Skip directly to search Skip directly to A to Z list Skip directly to site content
CDC Home

Teenage Pregnancy and Fertility Trends -- United States, 1974,1980

CDC has previously analyzed rates of teenage fertility* in the United States for 1960, 1970, and 1974 (1). Preliminary comparative data for fertility, as well as for teenage pregnancy** are now available for 1970, 1974, and 1980 (2). Between 1974 and 1980, both pregnancy and fertility rates for sexually experienced*** 15- to 19-year-olds decreased in the United States. For all females aged 12-14 years,**** fertility rates declined, but pregnancy rates increased.

Females 15-19 years old. Between 1974 and 1980, the pregnancy rate for all females aged 15-19 years increased by 8.2%. However, the rate for sexually experienced females declined from 204.5 per 1,000 sexually experienced females to 192.8/1,000--a decrease of 5.7% (Table 3). Data on pregnancy rates for 15- to 19-year-old sexually experienced females were calculated for 37 states and the District of Columbia (D.C.).***** Between 1974 and 1980, rates declined in 27 states (Table 4); changes ranged from a 25.7% decrease in New York to a 13.1% increase in Florida.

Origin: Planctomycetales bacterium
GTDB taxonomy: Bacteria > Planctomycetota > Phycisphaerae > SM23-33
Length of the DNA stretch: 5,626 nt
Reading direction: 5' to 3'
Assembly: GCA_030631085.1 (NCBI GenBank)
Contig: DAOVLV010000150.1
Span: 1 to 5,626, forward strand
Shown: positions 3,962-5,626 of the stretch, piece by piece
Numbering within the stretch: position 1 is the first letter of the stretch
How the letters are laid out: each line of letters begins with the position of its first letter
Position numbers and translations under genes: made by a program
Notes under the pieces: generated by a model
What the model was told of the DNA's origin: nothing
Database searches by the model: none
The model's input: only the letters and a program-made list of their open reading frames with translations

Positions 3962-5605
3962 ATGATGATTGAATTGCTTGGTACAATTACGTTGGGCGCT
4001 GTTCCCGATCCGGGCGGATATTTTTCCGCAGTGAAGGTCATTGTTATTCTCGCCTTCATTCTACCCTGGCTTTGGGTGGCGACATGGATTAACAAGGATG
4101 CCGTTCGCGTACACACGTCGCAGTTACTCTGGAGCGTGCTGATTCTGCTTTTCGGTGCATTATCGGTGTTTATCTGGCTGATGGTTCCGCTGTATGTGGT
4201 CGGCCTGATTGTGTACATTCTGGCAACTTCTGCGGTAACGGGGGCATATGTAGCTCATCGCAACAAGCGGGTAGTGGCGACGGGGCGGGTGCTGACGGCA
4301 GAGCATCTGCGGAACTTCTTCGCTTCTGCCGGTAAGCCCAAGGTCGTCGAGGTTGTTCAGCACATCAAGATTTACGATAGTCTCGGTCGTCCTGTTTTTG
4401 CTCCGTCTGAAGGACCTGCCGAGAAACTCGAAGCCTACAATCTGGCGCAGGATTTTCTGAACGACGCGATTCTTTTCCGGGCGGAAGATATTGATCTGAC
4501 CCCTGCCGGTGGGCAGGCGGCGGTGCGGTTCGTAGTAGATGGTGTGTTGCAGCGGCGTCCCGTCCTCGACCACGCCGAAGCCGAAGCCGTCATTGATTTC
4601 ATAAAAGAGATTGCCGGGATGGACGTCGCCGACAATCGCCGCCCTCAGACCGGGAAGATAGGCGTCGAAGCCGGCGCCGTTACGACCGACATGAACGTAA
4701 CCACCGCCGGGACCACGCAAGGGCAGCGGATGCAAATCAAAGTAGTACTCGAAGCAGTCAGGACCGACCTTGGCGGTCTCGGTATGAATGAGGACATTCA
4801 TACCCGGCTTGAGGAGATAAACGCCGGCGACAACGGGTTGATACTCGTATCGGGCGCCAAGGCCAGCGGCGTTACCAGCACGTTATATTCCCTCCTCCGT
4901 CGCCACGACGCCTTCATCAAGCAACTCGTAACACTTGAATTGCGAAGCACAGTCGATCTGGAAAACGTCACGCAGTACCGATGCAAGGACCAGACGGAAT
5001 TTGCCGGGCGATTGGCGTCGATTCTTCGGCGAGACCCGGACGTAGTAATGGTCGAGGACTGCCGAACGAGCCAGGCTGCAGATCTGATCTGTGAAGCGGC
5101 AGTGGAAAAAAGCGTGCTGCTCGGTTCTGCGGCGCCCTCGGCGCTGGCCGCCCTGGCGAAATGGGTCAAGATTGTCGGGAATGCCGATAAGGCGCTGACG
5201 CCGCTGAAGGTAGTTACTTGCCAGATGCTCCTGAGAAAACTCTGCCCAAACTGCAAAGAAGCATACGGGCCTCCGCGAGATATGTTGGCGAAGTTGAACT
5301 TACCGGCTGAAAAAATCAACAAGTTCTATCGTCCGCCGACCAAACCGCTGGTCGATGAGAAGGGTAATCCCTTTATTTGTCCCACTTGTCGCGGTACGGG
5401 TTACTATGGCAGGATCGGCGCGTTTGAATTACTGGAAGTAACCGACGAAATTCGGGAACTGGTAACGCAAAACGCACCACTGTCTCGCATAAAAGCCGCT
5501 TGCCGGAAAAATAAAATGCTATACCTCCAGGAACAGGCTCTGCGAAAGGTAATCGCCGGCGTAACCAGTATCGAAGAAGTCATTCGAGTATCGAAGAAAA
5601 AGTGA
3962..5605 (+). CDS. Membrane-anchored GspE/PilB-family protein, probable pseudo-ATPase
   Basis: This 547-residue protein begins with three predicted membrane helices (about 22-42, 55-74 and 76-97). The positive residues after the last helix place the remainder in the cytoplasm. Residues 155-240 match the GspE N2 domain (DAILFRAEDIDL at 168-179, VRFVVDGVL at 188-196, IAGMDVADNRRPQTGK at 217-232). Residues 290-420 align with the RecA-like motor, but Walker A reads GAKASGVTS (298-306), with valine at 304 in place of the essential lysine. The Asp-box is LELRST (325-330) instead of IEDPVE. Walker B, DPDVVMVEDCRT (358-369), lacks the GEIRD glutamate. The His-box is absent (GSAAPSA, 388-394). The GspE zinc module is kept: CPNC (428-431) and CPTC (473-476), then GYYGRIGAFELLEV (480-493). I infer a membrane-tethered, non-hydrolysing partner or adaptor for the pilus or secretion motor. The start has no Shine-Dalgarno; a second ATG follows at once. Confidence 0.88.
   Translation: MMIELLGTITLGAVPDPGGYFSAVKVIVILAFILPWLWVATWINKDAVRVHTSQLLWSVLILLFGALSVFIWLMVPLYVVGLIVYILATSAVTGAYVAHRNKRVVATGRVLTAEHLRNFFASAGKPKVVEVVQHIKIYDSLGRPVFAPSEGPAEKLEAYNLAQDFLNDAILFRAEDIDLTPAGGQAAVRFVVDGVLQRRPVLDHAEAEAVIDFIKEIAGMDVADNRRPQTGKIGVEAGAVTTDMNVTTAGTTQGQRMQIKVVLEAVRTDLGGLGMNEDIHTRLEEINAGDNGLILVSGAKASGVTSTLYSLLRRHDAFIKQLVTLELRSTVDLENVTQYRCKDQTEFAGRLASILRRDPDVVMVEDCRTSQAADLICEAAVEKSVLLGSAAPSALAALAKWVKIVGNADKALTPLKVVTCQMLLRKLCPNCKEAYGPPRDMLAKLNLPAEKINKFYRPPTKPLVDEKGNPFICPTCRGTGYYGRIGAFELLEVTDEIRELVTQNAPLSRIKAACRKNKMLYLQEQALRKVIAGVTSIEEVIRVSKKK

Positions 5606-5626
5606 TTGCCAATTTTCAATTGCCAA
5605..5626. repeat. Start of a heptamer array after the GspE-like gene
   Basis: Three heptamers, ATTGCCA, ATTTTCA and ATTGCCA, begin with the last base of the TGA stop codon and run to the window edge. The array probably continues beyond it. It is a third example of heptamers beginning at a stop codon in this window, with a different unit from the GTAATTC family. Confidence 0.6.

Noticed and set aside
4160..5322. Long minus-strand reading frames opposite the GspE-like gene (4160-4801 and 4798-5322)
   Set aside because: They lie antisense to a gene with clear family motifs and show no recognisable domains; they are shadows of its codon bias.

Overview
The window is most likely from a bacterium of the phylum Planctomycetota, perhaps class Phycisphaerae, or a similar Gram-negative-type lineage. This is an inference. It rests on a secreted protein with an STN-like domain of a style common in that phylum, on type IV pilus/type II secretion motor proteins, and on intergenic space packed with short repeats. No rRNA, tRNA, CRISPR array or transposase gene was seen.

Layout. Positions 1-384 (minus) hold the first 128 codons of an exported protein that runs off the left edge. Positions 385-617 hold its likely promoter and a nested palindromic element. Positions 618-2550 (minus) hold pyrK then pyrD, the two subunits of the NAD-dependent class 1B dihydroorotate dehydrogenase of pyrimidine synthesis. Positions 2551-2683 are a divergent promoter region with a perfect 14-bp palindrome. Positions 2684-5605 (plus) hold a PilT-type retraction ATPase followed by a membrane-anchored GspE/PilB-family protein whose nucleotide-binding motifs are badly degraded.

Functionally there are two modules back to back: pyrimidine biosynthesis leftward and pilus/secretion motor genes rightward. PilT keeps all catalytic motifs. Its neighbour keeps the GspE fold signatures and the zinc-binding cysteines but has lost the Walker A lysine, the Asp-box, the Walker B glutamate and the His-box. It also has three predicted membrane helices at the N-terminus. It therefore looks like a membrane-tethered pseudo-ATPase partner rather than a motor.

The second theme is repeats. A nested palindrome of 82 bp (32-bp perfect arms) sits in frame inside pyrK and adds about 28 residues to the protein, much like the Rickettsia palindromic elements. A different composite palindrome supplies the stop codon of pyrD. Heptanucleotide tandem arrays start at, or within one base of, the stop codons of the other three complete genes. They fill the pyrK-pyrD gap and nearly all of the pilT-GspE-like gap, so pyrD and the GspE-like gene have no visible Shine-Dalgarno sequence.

Between 1974 and 1980, the fertility rate for sexually experienced 15- to 19-year-olds declined from 146.0/1,000 to 115.5/1,000--a 20.9% decrease (Table 3). The rate declined in all 37 states for which data were available and in D.C. (Table 4).** These declines ranged from 4.6% in Utah to 34.5% in New Hampshire.

In 1980, there were 921,696 pregnancies among 15- to 19-year-olds--an increase of 10.5% from 1974. However, between 1974 and 1980, the number of births decreased 7.3%. The percentage of all births occurring to 15- to 19-year-olds decreased from 18.8% to 15.3%.

Females under 15 years old. The number of pregnancies occurring to females under 15 years of age decreased from 24,128 in 1974 to 23,010 in 1980. However, the pregnancy rate for females aged 12-14 years rose from 3.9 in 1974 (3) to 4.3 in 1980, a 10.3% increase. This increase reflects the smaller number of females in this age group in 1980.

The fertility rate for females aged 12-14 years declined from 2.0 births/1,000 females in 1974 (3) to 1.9/1,000 in 1980, a 5.0% decrease.

In 1980, there were 10,169 births to females under 15 years of age, a decrease of 18.8% from 1974. The percentage of all births to females in this group decreased from 0.4% to 0.3%. Between 1974 and 1980, the number of births decreased in 41 states and in D.C., increased in eight states, and remained the same in one state. Reported by Program Evaluation Br, Research and Statistics Br, Div of Reproductive Health, Center for Health Promotion and Education, CDC, assisted by KL Jensen, Summer Intern, Emory University Family Planning Program, Atlanta, Georgia.